As CNC machined components become more complicated so does the equipment and tools to produce it. Over the last several decades of providing CNC machining services, we’ve found some simple design tricks we’d like to share. They can make parts function better, machine easier, and may even provide some cost savings.
Eliminating a Corner Radius
CNC milling operation automatically creates a radius on vertical inside corners. If your assembly requires a sharp corner, there are a few options available. The lower two corners in the image below show the corners drilled out. The diameter of the hole is large enough that the vertical and horizontal walls are completely straight. The top two corners use a design feature that accomplishes a sharp corner with a slightly different design.
These features are designed around allowing a mating component to have a sharp corner. That is, something with sharp corners needs to fit into the pocket in the image above. If the mating component cannot be modified and the above design features are no possible, the corners can be EDM’d to a much smaller radius. As mentioned previously, this is an additional cost and set up that should be avoided.
For CNC turning threads, it is common to have the threads end into a face. The challenge is that when CNC turning threads, the tooling inserts cannot produce a thread that ends completely against a face. Meaning that a mating component could possibly bind and stop against the end of a thread rather than against the face. If the mating component cannot be modified, you can undercut the end of the thread to the root diameter of the thread (see image below).
When designing threads, it is also important to add a proper lead into the thread by using a simple chamfer (shown above). The diameter of the chamfer should be smaller than the root diameter of the thread. This will prevent a burr; it also provides a nice lead-in for mating parts.
Zero Inside Radius on a Turned Component
Most lathe tooling has a radius for performance and chip removal. The tool radius automatically creates a fillet on inside corners. The radius may work against you if you need a sharp corner for a mating component. You can design in a small undercut to make sure a mating component with a sharp corner can fully engage into the CNC turned part. Below is a common example of a pin (outlined in red) and a bushing (outlined in blue). The undercut on the pin allows the bushing to fully engage into the face of the pin without interference.
Non-Standard Fillets and Radii
When designing radii on a part, it is best practice to make the radius a non-standard value. That is, instead of having a .250 corner radius, make it slightly over (.260). Doing this ensures that CAM software generates the radius with cutting equipment, rather than allowing a tool to engage fully in a corner. In the images below you can see a simplified 1/2 inch diameter tooling insert (blue) and a component (yellow) with two slightly different corner radii. In the first image, the tooling will most likely hit the corner and fully engage, which may cause vibration, tooling damage, bad surface finish, or may even cut the corner oversize.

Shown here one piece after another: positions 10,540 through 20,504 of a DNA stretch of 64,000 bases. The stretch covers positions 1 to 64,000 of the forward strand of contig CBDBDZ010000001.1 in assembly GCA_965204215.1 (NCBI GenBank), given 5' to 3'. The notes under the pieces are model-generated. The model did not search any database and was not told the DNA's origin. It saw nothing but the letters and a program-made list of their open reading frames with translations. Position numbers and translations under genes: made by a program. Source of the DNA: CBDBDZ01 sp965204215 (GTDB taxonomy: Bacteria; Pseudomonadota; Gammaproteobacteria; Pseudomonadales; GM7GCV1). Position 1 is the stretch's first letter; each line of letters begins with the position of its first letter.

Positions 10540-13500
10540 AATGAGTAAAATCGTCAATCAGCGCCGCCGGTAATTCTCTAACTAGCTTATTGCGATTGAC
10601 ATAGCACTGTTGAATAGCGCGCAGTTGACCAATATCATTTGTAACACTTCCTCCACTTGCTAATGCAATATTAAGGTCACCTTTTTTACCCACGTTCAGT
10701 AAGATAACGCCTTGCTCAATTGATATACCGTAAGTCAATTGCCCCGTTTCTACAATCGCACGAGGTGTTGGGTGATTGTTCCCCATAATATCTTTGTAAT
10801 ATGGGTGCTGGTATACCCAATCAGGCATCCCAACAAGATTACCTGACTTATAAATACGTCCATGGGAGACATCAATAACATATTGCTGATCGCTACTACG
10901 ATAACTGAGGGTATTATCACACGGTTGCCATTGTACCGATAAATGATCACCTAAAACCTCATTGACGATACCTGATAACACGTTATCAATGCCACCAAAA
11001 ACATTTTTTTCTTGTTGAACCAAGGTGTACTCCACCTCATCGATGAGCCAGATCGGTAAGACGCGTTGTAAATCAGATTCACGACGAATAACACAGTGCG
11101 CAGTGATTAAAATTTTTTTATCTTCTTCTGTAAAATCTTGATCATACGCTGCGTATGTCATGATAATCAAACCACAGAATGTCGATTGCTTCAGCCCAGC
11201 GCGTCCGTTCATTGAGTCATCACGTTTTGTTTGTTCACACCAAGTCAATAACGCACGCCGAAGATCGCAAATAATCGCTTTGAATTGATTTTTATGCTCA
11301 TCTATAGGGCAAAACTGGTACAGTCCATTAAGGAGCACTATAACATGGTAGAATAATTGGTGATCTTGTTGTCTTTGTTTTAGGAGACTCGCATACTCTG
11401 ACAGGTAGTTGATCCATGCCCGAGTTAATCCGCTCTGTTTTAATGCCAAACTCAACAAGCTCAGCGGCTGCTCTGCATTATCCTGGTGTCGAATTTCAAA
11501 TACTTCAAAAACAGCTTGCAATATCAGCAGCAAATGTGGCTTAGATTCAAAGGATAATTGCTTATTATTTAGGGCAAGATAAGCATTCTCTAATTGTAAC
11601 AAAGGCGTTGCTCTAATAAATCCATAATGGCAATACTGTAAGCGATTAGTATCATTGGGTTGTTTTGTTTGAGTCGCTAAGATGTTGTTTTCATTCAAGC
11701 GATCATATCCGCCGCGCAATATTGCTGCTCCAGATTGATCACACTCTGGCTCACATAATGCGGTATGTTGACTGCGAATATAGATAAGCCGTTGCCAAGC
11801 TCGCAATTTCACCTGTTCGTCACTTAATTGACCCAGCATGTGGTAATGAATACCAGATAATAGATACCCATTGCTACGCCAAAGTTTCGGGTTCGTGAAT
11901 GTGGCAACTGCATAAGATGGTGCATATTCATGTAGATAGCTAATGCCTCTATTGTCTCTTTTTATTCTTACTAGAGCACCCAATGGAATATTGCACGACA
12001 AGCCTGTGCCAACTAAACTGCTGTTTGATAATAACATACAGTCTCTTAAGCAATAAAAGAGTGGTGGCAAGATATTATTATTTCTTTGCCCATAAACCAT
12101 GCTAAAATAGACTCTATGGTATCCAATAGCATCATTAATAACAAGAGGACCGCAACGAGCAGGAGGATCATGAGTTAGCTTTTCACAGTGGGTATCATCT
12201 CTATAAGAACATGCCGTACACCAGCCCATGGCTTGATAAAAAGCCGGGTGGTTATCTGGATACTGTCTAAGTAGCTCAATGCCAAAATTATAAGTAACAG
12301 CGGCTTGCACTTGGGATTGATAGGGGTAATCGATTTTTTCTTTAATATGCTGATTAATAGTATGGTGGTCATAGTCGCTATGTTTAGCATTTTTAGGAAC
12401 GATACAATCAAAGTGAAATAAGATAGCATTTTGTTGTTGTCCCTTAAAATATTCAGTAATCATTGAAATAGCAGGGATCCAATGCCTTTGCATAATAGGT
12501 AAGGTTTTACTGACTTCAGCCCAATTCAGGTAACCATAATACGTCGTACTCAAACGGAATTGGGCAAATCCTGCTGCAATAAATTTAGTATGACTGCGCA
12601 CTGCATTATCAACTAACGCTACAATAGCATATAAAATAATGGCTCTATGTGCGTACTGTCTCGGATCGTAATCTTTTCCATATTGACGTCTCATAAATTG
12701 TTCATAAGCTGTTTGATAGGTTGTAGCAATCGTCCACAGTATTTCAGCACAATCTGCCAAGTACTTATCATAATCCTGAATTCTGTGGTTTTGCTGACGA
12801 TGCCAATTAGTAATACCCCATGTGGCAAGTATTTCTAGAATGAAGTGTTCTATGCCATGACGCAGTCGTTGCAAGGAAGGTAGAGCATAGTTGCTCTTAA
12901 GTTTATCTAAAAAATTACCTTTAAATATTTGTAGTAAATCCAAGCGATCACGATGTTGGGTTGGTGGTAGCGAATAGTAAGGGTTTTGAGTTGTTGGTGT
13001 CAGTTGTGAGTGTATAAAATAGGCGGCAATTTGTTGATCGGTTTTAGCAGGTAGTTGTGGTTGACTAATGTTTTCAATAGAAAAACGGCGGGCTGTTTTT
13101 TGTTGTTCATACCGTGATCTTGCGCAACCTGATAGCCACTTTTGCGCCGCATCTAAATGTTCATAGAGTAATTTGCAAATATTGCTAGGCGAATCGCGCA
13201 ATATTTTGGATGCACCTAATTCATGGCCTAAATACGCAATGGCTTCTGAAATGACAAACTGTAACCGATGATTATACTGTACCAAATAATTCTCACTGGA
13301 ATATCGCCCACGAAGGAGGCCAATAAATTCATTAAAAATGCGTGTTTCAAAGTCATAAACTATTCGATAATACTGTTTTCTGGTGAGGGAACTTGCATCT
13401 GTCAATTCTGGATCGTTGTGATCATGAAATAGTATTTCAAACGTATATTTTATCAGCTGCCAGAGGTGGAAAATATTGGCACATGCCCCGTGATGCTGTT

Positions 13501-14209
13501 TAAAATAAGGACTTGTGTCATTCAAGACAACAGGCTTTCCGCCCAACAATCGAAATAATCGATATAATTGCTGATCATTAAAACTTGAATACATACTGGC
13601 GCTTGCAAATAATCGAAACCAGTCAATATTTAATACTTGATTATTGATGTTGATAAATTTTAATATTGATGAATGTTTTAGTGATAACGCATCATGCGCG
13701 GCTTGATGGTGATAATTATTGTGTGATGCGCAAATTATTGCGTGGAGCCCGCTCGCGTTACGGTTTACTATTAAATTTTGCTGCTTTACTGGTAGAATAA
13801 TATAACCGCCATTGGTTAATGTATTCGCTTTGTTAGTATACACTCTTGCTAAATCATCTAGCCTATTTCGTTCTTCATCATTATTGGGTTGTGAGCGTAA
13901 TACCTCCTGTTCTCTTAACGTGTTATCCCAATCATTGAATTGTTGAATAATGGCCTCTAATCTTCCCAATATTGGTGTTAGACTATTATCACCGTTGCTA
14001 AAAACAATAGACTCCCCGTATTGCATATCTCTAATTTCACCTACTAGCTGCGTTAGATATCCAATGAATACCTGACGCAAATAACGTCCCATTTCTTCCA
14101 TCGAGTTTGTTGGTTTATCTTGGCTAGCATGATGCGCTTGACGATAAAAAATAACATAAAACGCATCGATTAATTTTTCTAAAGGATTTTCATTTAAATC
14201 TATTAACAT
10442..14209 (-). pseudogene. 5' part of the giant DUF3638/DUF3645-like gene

In the image below, you can see the same type of situation with a slightly larger corner radius (.260). The difference is almost unnoticeable but is enough to prevent a chattering condition. To produce an exact .250 radius without chattering, a machine operator will likely use a smaller tooling insert. If the smaller tooling is only used for finishing corners, it’s adding machine time that could have otherwise been avoided.
In general, smaller features take more time to produce. For example, since a CNC milled pocket will generate an inside radius, it is better to have a radius at .260 than .100. In the example part shown below, the corner radii are highlighted in blue.
The corner radius is .260 and therefore, can be produced by a half inch mill. That same tooling bit would likely be able to cut this entire part as well. If these radii were reduced to .135 , a 3/16 mill would be largest diameter tool able to produce the radius. The smaller tooling may not serve much of a purpose beyond cutting the smaller radius. Therefore, the smaller radius would require the setup of another tool, a tool change, and additional programming.
Keep in mind that design features like these are relative to the part design as a whole. If the part is small, then small features are unavoidable. The basic premise is that having lots of different design features that require several different types of tooling should be avoided when possible. It is also advantageous to keep sizes consistent throughout the part design.
Check out this page for more information on designing for CNC Machining.